SpaceX successfully launched a Falcon 9 rocket from Cape Canaveral to put a Turkish communications satellite in space this week. The launch marked the first of 2021 and the first of more than 40 Falcon rocket missions scheduled for 2021. All of those missions will be launched from Florida and California.
The heavy pace of rocket launches scheduled for 2021 would break the SpaceX record of 26 Falcon 9 flights in 2020. Naturally, that assumes SpaceX can launch all of the rockets this year. Thursday’s mission placed a satellite in orbit that is Turkish-owned and was built by Airbus. It’s known as the Turksat 5 communications satellite.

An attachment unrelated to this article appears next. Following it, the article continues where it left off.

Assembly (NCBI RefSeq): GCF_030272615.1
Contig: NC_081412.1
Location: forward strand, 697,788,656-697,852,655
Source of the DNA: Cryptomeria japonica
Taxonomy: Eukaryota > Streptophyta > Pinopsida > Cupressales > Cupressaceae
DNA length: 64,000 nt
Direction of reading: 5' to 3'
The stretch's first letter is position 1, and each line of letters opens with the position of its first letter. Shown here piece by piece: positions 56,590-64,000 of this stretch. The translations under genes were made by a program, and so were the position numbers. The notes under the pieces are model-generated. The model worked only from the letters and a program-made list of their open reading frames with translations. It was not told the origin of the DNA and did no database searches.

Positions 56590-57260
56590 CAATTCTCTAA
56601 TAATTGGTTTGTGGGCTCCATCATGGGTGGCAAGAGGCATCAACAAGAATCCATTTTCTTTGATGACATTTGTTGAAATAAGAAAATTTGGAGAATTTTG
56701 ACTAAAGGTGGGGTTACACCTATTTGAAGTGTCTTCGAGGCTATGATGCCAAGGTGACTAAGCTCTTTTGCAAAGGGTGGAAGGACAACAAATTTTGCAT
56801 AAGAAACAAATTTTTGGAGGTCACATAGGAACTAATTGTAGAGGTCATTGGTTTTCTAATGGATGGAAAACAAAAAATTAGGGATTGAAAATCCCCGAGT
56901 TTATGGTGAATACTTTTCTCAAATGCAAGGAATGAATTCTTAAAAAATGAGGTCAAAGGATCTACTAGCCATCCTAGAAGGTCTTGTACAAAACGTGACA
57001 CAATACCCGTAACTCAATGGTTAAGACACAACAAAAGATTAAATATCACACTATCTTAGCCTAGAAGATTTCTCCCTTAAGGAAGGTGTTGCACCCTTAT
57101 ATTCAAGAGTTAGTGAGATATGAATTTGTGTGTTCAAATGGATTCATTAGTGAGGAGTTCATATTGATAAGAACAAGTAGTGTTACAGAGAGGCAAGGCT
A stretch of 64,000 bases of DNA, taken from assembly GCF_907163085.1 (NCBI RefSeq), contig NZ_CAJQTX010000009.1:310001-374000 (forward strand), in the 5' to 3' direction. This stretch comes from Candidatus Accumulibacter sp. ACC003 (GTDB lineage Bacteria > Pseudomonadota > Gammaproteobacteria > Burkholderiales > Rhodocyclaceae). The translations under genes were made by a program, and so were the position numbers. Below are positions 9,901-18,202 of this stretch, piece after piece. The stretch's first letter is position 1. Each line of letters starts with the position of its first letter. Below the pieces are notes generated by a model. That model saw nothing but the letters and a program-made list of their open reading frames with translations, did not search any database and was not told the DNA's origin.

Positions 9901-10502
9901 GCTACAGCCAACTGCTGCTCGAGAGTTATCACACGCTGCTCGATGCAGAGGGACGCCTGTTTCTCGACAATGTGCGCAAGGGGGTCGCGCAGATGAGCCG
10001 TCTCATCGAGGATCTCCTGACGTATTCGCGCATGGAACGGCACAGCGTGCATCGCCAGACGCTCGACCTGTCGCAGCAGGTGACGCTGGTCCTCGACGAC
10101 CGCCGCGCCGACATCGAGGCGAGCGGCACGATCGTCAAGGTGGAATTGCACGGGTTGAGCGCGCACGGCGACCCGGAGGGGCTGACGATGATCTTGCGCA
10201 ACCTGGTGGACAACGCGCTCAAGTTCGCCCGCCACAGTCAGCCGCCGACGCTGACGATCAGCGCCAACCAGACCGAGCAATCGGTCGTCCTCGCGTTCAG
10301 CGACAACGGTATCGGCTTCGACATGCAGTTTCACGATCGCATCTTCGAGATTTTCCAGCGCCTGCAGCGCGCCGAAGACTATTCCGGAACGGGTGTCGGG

While the launch itself went off without a hitch, there was a delay of more than 45 minutes while mission controllers assessed the readiness of a downrange tracking station in Gabon. SpaceX eventually continued with the mission without the tracking antenna. The Falcon 9 lit its engines and lifted off the launch pad at Cape Canaveral Space Force Station at 9:15 PM EST on Thursday.
The path of the rocket took it due east from Cape Canaveral, with the Falcon 9 first stage falling away about 2.5 minutes into the flight. The first stage descended towards a SpaceX drone ship about 400 miles east of Cape Canaveral in the Atlantic Ocean. The booster was able to execute a perfect vertical landing, and two other ships were downrange to retrieve the Falcon 9 2-piece payload shroud.
Turkish ground teams have confirmed that they received the first radio signals from the satellite after launch. Controllers have begun health verifications and post-launch checkouts before the satellite begins operations. The satellite weighs around 7500 pounds and is powered by solar panels. It’s in a geostationary orbit about 22,000 miles above the equator.